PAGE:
A series of reports from Sturt's expeditions contained in a volume of NSW Government "Proclamations, Acts in Council, Government Orders, and Notices and Orders" STURT, NSW GOVERNMENT ORDERS.
A series of reports from Sturt's expeditions contained in a volume of NSW Government "Proclamations, Acts in Council, Government Orders, and Notices and Orders"
A series of reports from Sturt's expeditions contained in a volume of NSW Government "Proclamations, Acts in Council, Government Orders, and Notices and Orders"

A series of reports from Sturt's expeditions contained in a volume of NSW Government "Proclamations, Acts in Council, Government Orders, and Notices and Orders"…
A series of reports from Sturt's expeditions contained in a volume of NSW Government "Proclamations, Acts in Council, Government Orders, and Notices and Orders"

Sydney: Ralph Mansfield for the Executors of Robert Howe, 1825-1832.

Folio, original half calf and marbled boards, sides somewhat worn but a very attractive binding by Moffitt with his binder's ticket.

Collection of government orders, bound by Moffitt, including all Sturt's despatches from his first two expeditions

A very good volume of government notices as issued for official purposes, in a Sydney binding by W. Moffitt, which originally belonged to the Wollongong Police department. As well as containing a rich collection of documentation for the period of Sir Ralph Darling's governorship of New South Wales, the collection as assembled happens to include a complete series of the earliest printed accounts of Sturt's highly important first two expeditions into the interior of Southern Australia, extracted from his own reports and journals transmitted from the field.

A very good volume of government notices as issued for official purposes, in a Sydney binding by W. Moffitt, which originally belonged to the Wollongong Police department. As well as containing a rich collection of documentation for the period of Sir Ralph Darling's governorship of New South Wales, the collection as assembled happens to include a complete series of the earliest printed accounts of Sturt's highly important first two expeditions into the interior of Southern Australia, extracted from his own reports and journals transmitted from the field.

This volume comprises the earliest published accounts of these expeditions, printed periodically in the Government Orders and Notices over 1829 and 1830. The importance of Sturt's discoveries was immediately recognised. The news rekindled interest in Australian discovery and geography, which had become subdued in the second half of the 1820s. Sturt returned to England in 1832 in ill-health and wrote an account of his discoveries while undergoing treatment for blindness.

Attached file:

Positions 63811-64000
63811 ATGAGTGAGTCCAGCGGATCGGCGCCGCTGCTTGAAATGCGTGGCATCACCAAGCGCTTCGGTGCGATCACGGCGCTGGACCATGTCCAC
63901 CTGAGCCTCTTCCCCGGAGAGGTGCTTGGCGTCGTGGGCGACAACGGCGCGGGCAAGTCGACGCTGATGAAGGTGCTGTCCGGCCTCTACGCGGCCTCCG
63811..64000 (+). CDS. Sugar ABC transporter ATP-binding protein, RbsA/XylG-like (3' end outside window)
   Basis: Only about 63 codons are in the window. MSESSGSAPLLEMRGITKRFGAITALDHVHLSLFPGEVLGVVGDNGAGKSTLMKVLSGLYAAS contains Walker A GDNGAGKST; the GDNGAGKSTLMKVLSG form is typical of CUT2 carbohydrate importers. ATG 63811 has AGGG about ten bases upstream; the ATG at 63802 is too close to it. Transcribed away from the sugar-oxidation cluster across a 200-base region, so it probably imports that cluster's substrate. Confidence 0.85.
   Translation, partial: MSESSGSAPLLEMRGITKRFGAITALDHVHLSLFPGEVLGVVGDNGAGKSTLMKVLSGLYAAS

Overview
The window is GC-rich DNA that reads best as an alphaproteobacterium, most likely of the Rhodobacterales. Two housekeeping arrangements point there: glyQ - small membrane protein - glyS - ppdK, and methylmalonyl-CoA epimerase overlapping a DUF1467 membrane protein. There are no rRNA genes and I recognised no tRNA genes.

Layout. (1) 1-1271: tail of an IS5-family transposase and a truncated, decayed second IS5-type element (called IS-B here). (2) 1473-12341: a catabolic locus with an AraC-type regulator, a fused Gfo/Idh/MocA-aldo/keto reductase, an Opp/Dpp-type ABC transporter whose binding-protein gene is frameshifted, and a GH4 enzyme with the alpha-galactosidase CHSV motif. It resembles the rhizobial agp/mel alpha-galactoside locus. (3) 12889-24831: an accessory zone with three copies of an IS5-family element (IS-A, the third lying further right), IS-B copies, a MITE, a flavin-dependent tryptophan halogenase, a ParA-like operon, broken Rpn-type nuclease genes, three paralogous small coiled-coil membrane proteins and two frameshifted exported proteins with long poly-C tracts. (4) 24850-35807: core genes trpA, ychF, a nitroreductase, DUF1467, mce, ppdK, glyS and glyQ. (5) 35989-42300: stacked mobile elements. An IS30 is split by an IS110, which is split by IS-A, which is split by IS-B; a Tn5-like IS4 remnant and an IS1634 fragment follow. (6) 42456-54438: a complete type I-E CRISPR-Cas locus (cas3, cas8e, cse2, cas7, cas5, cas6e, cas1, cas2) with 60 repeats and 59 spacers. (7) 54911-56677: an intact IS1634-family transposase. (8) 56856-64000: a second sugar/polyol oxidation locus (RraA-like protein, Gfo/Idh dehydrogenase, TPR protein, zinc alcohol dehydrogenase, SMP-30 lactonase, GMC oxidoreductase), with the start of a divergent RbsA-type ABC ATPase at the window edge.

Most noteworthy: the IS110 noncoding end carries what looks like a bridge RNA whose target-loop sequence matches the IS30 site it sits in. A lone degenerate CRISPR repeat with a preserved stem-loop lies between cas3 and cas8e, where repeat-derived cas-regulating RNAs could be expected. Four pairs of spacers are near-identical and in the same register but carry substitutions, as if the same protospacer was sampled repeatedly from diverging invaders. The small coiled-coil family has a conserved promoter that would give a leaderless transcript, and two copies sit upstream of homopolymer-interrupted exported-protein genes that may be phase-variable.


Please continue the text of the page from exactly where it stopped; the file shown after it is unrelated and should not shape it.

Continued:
At this time Government Acts, Proclamations, Orders, and Notices were printed periodically, usually with a running pagination (and consequently sometimes with unexpected gaps or errors in the numeration). Volumes such as this represent the accumulation of Orders and Notices received by an individual official, magistrate, or settler which were subsequently bound up without the cumulative title-pages and sectional titles. Accordingly, very few copies comprise identical contents and there is no entirely accurate collation for the annual output from the Government press.

...

Charles Sturt was the first great figure of the heroic age of Australian exploration and his first expedition was the first major exploratory undertaking of Darling's administration and accorded with his policy of extending the limits of European settlement throughout the continent. Sturt left Sydney on 10 November 1828. By the end of December Sturt and Hume had determined the limits of the Macquarie Marshes. Moving north, they discovered a fine river flowing to the west which they named the Darling in February 1829. They traced both the Bogan and the Castlereagh Rivers into the Darling, and traced the Macquarie into the Castlereagh, returning to Sydney in April 1829.

Sturt now sought approval to lead another expedition to trace the Darling River to this inland sea but Darling sent him instead to trace the Murrumbidgee to its presumed outlet on the south coast. Sturt left Sydney at the beginning of November 1829. Rowing along the Murrumbidgee by whaleboat, his party was swept into a broad, strong-flowing river in January 1830. He named this river the Murray, not realising it was the Hume river earlier discovered by Hume and Hovell. One week later Sturt discovered the junction of the Darling and the Murray, thus providing the solution to the mystery of the westward flowing rivers after nearly twenty years of speculation. Continuing down the Murray, he reached Lake Alexandrina and the south coast in February. But his exultation was short-lived: the Murray mouth was not passable to shipping and hopes for an inland waterway were dashed. Worse still, the vessel which Darling had promised to send to meet them was not to be found. He and his men were faced with an arduous return journey, rowing against the current without adequate supplies for nearly a thousand miles.

Sturt's reports are as follows:

First expedition: "Report from Western Marshes, 25 December, 1828" (Government Orders, 23 January, 1829, pp 2C-8C); "Report from Mount Harris, 4 and 5 March 1829" (Government Orders, 6 April, 1829, pp. C11-C17); "Report from Wellington Valley, 16 April, 1829" (Government Orders, 1 May, 1829, pp. 18C-20C).

Second expedition: "Report from Depot on the Murrumbidgee, 4 January, 1830" (Government Orders, 3 March, 1830, pp. 1C-2C); "Report from Banks of the Murrumbidgee, 20 April 1830" (Government Orders, 10 May, 1830, ppC3-10C).

Provenance: Contemporary inscription on front endpaper: "Police Office, Wollongong"; private collection (Sydney).

Price (AUD): $4,200.00  other currencies Ref: #4504591